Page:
Our investigation showed that the total antioxidant capacity of methanolic extracts of Acalypha indica leaves was much higher compared to other solvent extracts. A few reports have indicated direct correlation between total phenolic contents and antioxidative activity. The chemical composition and chemical structures of active components of the extracts are significant elements contributing to the adequacy of natural antioxidants (Chakraborty et al., 2023) (Thepwiwatjit et al., 2022). In this study, we found high amounts of total phenolic content, flavonoids, tannins, and bioactive factors by GC-MS in methanolic extracts of Acalypha indica leaves. These components may account for the potent antioxidant activity shown by methanolic extracts of Acalypha indica leaves. However, a further detailed study is necessary to confirm the action of individual compounds present in the methanolic extracts of Acalypha indica leaves.
Carbohydrate hydrolyzing enzymes, principally α- amylase and α-glucosidase, contribute to postprandial hyperglycemia. α-amylase initiates the procedure of carbohydrate digestion by hydrolysis of 1, 4-glycosidic linkages of starch and glycogen (polysaccharides) to disaccharides, and α- glucosidase mediates the further hydrolysis of disaccharides to monosaccharides, which leads to postprandial hyperglycemia (Penumala et al., 2017) (Parim et al., 2015. Therefore, inhibition of α-amylase and α- glucosidase are useful in the management of hyperglycemia as they delay carbohydrate digestion, which subsequently diminishes the postprandial plasma glucose level. Ongoing advances in understanding the action of intestinal enzymes (α-amylase and α-glucosidase both are significant in starch assimilation and glucose retention) have led to the improvement of pharmacological agents. High postprandial blood glucose levels are related to micro and macrovascular complications in diabetes and its associated cardiovascular diseases. an α- glucosidase enzyme secreted by the intestinal lumen plays an important role in the digestion of carbohydrates by breaking down starch and oligosaccharides to monosaccharides before they can be absorbed.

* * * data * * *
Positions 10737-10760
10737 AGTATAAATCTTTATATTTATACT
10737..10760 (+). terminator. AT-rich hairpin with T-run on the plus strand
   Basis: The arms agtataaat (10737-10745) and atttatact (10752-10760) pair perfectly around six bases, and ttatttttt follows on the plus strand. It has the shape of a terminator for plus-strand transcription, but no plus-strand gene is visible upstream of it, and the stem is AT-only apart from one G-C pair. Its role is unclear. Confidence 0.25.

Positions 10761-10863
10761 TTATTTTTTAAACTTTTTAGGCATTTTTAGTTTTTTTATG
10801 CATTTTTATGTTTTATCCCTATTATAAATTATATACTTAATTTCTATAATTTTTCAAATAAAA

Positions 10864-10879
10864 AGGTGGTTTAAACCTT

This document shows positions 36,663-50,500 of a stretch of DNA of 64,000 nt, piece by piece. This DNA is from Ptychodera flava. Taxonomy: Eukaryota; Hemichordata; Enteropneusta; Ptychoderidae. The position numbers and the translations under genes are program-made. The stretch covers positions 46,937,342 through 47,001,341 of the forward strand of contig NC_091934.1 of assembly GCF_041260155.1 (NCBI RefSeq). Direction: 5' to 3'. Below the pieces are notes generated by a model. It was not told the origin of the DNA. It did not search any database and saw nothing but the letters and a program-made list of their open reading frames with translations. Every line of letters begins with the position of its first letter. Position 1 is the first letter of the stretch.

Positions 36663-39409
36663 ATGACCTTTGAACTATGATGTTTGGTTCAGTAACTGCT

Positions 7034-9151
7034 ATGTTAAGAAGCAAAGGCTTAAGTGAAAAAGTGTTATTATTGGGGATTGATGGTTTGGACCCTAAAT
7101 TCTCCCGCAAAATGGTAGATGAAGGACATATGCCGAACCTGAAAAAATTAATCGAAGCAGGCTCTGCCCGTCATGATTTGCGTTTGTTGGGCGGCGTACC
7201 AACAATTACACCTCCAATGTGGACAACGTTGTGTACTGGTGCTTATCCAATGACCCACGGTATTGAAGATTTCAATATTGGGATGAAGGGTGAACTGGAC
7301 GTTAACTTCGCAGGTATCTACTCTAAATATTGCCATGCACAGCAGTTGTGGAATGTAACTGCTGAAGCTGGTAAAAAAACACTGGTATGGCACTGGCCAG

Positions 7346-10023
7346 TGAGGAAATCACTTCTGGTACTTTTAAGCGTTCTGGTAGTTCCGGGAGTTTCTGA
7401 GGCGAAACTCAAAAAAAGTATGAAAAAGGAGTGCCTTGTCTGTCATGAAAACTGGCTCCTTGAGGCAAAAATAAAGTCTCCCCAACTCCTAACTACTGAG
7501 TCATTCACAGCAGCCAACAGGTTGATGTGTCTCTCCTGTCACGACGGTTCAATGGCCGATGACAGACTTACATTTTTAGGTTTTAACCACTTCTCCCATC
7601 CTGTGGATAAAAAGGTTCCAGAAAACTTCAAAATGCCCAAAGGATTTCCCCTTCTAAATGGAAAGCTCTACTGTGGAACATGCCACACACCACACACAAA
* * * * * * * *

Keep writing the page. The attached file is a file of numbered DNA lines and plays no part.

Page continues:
It is recommended that concealment of the movement of such digestive enzymes would defer the debasement of starch and oligosaccharides, which would reduce glucose absorption and subsequent decrease in postprandial blood glucose levels (Hanuma et al., 2021). α-glucosidase inhibitors like acarbose and miglitol impede the processing of carbo- hydrates and hinder the assimilation (Meriga et al., 2012). Consequently, one of the restorative methodologies for decreasing postprandial blood glucose levels in patients with hyperglycemia is to counteract the assimilation of carbohydrates after meals. Restraining these enzymes (α-amylase and α-glucosidases) diminished the high postprandial blood glucose peaks in diabetes (Sahukari et al., 2021). Acarbose and miglitol also inhibit α-glucosidases and reduce the assimilation of starch and disaccharides (Sivasankari et al., 2014), (Perez et al., 2006) & (Penumala et al., 2017).